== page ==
Tags: Gasoline price, Exxon Mobil, ethanol
So, it just keeps getting better…
While the webtronic world I spend much time in swoops along, I can’t help but touch base in the real world occasionally — okay, every day. Today, for example, for the first time perhaps ever in a passenger car, I paid $54 to fill up my tank with 87 octane. Ouch.
I guess I’m kind of shocked and annoyed that gasoline prices climbing toward $4/gallon haven’t created much of an outcry as yet. Maybe I should start outcrying. And while the rest of the world is smirking knowingly, and the rest of the U.S. is breathing with relief that they don’t share my northern Illinois local conditions (summer blend regulations, a key nearby refinery off-line due to a March fire), I have to feel we’ve all not seen the worst. And why so little concern?
Have “they” softened us up, so we willingly put up with the prices? Oh, yes, I’m aware of that idiotic (a word you’ll learn that I don’t use lightly) so-called one-day boycott on May 15 — what a joke! How many of those boycotters parked their cars all day and took their bicycles or mass transit? I vote none! — and some senators had a photo op the other day, but really!
Okay, so you figure that, with prices nearing historic highs (this time, inflation adjusted) the oil companies would be doing all they could to increase production to fill that demand at such profitable selling prices. You figure wrong. A story in the soon to be last week’s Business Week points out the error. Think Exxon Mobil is spending its cash, rolling in historic, capitalistically orgasmic waves, on new explorations, improved wells in mature areas, new refineries? Not at all. This titan of industrial might is spending huge wads of cash buying up its own stock. This has the paper effect of increasing the value of the remaining shares, and fully meets Exxon Mobil’s main obligation to increase shareholder value.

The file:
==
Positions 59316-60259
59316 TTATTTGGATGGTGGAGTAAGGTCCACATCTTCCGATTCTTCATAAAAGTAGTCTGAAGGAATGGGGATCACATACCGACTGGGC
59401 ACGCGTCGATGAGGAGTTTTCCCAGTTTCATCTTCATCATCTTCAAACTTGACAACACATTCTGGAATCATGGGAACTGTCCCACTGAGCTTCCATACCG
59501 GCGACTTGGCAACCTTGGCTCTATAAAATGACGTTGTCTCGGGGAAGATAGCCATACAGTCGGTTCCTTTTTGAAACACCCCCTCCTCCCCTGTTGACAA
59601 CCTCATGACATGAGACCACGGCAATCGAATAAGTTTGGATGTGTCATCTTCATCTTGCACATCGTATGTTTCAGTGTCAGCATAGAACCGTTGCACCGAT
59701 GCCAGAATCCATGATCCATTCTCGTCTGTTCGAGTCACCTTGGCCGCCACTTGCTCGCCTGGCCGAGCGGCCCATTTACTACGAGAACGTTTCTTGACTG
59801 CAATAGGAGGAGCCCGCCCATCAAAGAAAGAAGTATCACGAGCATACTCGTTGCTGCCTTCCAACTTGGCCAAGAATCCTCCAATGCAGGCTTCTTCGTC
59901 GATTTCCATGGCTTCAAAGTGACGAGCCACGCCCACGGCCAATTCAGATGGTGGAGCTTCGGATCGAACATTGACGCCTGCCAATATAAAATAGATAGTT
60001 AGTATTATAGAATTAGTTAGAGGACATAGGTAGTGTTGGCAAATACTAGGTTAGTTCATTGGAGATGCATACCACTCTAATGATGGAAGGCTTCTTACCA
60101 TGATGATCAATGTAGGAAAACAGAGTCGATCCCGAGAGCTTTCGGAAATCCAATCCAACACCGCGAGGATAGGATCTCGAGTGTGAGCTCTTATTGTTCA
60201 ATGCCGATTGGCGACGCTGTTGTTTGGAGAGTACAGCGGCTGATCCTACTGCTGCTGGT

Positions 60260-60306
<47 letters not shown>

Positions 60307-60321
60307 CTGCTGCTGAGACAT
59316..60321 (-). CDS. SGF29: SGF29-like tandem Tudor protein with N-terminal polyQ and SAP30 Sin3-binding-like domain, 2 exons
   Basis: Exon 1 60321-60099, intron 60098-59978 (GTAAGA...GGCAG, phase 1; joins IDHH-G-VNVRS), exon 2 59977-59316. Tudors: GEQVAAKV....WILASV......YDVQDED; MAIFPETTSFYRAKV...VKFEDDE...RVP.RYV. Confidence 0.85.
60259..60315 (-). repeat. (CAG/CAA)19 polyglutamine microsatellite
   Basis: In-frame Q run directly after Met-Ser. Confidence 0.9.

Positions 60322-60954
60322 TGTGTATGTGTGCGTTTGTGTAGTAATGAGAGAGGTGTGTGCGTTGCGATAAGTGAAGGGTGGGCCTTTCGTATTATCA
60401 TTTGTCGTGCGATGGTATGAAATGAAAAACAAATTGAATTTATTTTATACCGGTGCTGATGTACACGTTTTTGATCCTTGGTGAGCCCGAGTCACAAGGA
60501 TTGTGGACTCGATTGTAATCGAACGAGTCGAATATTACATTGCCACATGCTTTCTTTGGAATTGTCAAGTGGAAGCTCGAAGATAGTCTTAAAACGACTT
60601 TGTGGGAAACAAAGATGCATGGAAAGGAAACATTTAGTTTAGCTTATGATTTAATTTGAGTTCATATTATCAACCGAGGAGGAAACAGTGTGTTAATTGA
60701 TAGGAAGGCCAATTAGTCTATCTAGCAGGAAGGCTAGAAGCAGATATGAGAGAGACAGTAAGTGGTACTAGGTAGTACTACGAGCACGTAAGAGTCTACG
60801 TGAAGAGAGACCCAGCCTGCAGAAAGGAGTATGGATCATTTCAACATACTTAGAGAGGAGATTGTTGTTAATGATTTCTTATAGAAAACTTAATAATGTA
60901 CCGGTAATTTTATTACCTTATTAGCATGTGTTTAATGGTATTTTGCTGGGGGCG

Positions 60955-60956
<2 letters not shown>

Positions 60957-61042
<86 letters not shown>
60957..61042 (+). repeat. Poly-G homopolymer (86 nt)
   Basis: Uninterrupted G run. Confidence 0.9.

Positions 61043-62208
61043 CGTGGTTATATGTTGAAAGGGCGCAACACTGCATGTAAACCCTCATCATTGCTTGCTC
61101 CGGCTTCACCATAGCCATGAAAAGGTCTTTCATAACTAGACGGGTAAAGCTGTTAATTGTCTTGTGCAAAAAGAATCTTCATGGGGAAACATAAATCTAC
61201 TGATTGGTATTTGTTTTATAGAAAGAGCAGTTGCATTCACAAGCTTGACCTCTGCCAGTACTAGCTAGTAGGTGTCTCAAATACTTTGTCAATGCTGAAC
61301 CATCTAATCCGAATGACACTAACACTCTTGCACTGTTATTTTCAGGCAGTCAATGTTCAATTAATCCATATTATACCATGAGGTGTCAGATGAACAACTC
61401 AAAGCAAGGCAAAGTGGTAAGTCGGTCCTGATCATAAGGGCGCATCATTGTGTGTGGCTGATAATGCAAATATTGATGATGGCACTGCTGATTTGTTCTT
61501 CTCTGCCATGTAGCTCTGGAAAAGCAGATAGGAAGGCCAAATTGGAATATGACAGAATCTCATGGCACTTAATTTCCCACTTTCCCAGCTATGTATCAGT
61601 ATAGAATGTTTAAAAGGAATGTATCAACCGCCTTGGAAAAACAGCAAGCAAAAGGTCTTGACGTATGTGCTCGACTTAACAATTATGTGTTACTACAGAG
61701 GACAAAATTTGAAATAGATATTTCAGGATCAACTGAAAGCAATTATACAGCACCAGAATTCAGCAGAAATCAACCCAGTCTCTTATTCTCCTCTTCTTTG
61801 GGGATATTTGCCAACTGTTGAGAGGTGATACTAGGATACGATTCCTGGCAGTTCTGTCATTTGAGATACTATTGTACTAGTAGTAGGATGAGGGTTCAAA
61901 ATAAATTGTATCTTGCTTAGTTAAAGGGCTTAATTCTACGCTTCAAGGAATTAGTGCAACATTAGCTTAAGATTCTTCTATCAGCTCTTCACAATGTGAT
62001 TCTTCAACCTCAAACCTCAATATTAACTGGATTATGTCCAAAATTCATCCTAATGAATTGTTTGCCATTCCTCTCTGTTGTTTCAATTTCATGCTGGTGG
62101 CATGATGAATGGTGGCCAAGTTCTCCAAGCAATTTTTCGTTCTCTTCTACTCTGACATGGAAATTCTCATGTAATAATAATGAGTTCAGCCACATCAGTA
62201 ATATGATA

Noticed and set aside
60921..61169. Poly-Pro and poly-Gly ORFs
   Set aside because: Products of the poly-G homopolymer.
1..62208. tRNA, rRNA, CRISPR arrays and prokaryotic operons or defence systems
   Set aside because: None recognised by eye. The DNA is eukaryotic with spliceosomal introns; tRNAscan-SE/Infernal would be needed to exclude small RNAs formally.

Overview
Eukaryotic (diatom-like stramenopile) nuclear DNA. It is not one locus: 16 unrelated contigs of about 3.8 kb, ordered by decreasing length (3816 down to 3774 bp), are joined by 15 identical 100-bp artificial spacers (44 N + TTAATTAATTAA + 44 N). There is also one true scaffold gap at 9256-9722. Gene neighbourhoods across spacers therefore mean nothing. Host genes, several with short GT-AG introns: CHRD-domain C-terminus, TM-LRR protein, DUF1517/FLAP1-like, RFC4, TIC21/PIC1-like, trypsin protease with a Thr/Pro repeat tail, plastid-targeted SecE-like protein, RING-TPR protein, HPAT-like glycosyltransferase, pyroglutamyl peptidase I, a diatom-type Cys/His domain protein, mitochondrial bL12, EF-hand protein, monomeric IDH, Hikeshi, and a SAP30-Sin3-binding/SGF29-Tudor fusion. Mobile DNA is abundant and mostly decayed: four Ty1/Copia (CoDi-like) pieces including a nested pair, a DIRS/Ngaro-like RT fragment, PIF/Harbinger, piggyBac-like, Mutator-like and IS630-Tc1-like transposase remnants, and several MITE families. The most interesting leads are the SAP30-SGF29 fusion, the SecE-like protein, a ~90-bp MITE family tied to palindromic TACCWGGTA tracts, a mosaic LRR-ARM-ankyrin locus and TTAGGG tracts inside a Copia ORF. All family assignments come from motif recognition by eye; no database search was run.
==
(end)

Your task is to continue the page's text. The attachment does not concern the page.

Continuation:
So, we’re back to yesterday’s theme: shareholders are probably the least important of a corporation’s stakeholders, especially the short term traders for whom these 90-day performance figures are so critical. But they’re the ones Exxon has bent over to serve, at everyone’s expense. So their conservative investment strategy becomes a self-fulfilling prophesy: fuel usage will indubitably go down in the long term due to high prices, so why invest in fuel? Of course this lack of investment leads to higher prices, ad infinitum.
Don’t get me started on ethanol — a farm-state ass-kissing boondoggle if ever there was one. It takes more energy to create ethanol from corn in this country than ethanol itself yields — your government at work, and every darned one of our potential presidents dutifully bows and scrapes in Iowa despite that fact. The cheapest ethanol in the world comes from the third world, such as Brazil where sugar cane is converted efficiently. And the farmer protecting politicians keep the tariffs on third-world ethanol unaffordably high. 300 million citizens held hostage to a couple of million farmers — how is that right?
Okay, they’re letting me back into the curmudgeon’s guild.
It’s it for now.
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[…] been an ongoing theme (here, here and here) at Left-Handed Complement: the pandering, wrong-headed concentration on corn […]
[…] some previous posts on the use of ethanol as fuel: starting here in the earliest days of this nanocorner of the ‘Sphere©, and here, here, here, […]
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